4 c. Evidence can be the verbal admission of the perpetrator. So let's say that the perpetrator admits to one person that yes, he did somehow molest the child, the child states it, but then during the elder's meeting the abuser denies it. The admission to one person, plus the statement of the child is enough to satisfy the 2 witness rule. The 2 witness rule can also be satisfied if there are 2 victims to the abuse, even if the victims were abused separately or on different occasions. Its still the same "crime".
4 d. This 2 witness rule is for internal judicial matters involving disfellowshipping or reproof - not for legal matters. So its possible that the abuser could admit it, confess that yes, he did abuse the child, but is tremendously sorry for it, and is genuinely repentant. As a result, he does not get disfellowhipped, just reproved, but that also means he'll most likely have to go to jail.
5. In the event that for some reason, the elders cannot come up with enough evidence to disfellowship the abuser, but the child (or the parents) is absolutely sure he or she was abused, there's another option. The elders can go individually to each parent in the congregation privately and tell them individually to make sure their children are not left alone with the alleged abuser. They would simply say that the parents should be very cautious with letting so and so associate with their children. This could lead to the abuser claiming some type of slander or libel against him, but doing so privately reduces the likelihood. But its still a possibility.
Now I know saying this, some will want to argue or put me down, that's ok. I just wanted to stick my head up out of the hole and mention this. I'm not currently serving in any capacity, I just go to meetings, but I also know that its easy to get caught up in a blanket statement such as the one above that says the 2 witness rule protects the abuser, but there are also ways to work around it and that it only pertains to disfellowhipping. The elders are still trained to call the branch, then call the police, regardless of how many witnesses there are to the abuse.
If by some chance, there are elders who blatantly say that the police shouldn't be called (and I'm talking about the last 10 years or so, not 30 years ago). then they are clearly NOT following the most up to date instructions and could be held liable for not calling the police, and if the branch finds out, those elders will most likely lose their privileges. The modern day branch instructions (the last 10 to 20 years) are clear, the police are notified, regardless of what the victim, the parents, or the abuser might say about it.
The last comment I'll make is the toughest. What if the alleged abuser really is innocent? There are rare occasions when the victim made up the story for whatever reason. 1. Those are very rare instances, few children make up stuff like that. 2. While it sucks to be the alleged abuser in an instance like that and I hope I'm never in that situation. following the most up to date instructions does protect the child until all the facts are found out. There's no perfect solution to this type of situation. Anyone can be wrongly accused and if they find themselves in a situation where they're alone with a child and that's when they say the abuse occurred, its their word against the child's and most places (and modern elders) should take the word of the child until its all figured out. Think about a school teacher who keeps a child after class, then the teacher is accused of abusing that child. Sad, I'm sure its happened, but in the end, its about protecting the children.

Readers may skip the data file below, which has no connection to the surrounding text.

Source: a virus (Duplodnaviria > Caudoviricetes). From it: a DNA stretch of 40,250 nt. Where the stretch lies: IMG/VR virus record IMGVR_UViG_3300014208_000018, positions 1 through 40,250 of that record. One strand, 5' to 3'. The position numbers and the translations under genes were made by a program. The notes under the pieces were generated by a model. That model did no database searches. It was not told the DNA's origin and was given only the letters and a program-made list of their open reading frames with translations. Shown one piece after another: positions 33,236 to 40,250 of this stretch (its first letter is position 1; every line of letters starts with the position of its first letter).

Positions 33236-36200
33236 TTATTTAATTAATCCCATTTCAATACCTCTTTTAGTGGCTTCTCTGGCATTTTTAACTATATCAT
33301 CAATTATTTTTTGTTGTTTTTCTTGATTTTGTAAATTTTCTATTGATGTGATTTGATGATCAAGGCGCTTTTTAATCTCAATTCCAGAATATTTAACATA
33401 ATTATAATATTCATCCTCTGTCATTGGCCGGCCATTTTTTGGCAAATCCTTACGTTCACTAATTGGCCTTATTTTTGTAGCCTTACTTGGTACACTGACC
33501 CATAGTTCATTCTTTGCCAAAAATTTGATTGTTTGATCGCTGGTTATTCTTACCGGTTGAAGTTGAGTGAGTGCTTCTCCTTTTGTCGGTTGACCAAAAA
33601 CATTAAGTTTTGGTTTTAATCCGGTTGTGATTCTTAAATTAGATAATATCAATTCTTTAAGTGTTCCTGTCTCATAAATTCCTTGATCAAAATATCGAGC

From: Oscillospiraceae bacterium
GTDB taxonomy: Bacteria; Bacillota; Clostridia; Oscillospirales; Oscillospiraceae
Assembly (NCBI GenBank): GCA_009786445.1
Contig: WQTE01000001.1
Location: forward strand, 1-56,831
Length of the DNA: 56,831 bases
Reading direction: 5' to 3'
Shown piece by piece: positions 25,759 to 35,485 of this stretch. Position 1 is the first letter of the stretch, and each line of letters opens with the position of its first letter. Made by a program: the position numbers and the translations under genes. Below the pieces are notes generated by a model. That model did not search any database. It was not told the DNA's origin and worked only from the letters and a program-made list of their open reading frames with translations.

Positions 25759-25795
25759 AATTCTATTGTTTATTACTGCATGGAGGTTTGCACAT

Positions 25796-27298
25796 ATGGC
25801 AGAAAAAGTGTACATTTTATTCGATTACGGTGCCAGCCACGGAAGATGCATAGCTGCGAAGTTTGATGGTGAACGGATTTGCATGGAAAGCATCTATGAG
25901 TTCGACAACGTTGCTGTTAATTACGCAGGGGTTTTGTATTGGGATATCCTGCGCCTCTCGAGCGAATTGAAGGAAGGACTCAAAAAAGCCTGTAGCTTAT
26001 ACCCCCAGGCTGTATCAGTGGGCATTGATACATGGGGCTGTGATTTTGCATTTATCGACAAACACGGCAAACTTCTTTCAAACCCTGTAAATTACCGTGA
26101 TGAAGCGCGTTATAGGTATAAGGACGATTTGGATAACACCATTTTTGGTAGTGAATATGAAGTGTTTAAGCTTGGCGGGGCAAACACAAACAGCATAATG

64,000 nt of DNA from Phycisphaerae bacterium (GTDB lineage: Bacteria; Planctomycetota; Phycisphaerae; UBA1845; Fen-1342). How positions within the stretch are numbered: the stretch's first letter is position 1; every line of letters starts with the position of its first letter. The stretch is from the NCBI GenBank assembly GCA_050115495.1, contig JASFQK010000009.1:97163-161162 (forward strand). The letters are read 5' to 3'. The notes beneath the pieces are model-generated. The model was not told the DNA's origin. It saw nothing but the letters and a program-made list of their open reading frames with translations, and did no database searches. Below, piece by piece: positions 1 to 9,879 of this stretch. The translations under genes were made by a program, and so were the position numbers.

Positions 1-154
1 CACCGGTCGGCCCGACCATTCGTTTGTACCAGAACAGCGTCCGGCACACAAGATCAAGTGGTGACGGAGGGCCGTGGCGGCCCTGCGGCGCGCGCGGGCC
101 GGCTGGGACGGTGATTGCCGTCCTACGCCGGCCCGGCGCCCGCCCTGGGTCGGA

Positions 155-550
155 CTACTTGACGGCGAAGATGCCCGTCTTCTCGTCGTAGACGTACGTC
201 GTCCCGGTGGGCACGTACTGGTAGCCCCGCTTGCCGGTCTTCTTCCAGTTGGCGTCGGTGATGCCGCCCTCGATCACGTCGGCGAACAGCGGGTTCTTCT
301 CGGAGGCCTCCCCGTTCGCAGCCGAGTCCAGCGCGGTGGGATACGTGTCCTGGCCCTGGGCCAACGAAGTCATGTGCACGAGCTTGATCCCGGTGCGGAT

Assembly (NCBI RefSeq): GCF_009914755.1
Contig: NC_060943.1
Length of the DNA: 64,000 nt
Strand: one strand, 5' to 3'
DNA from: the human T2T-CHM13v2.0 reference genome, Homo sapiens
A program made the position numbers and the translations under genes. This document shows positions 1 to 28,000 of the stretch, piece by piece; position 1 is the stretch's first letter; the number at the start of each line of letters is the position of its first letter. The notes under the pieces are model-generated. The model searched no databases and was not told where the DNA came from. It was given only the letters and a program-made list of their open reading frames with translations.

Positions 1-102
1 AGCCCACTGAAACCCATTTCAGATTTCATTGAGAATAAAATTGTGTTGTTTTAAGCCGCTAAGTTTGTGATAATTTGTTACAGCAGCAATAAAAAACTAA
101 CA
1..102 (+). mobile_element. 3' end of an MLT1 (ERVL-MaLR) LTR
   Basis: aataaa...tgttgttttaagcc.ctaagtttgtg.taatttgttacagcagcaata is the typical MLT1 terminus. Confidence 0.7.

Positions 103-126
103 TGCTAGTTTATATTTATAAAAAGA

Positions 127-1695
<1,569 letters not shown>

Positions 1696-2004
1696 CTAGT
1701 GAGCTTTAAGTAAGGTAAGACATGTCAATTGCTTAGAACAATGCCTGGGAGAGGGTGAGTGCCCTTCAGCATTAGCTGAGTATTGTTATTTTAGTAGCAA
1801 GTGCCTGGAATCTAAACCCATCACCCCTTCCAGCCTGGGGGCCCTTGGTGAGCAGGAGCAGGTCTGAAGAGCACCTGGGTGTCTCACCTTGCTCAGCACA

The other thing, once a person is determined to be a child molester (even if they never get disfellowshipped for it), they can NEVER serve in any capacity at the Kingdom Hall. About all they can do privilege wise is help clean the hall and go out in service with other adults.
I know not everyone will agree with me, but the fact is, there are many honest men serving as elders who care about children and doing the right thing for them and are not interested in simply protecting their fellow elder or their own position. Just as there are "worldly" people who are upright and honestly care enough to protect children from abusive situations, there are many fine elders who feel the same way. While it does happen, child abuse in the JW's is very rare. it is in no way as rampant or covered over as it was in the Catholic church a few years ago. Once abuse is claimed in the JW organization, its very difficult and most likely impossible for that brother to ever serve in any capacity again.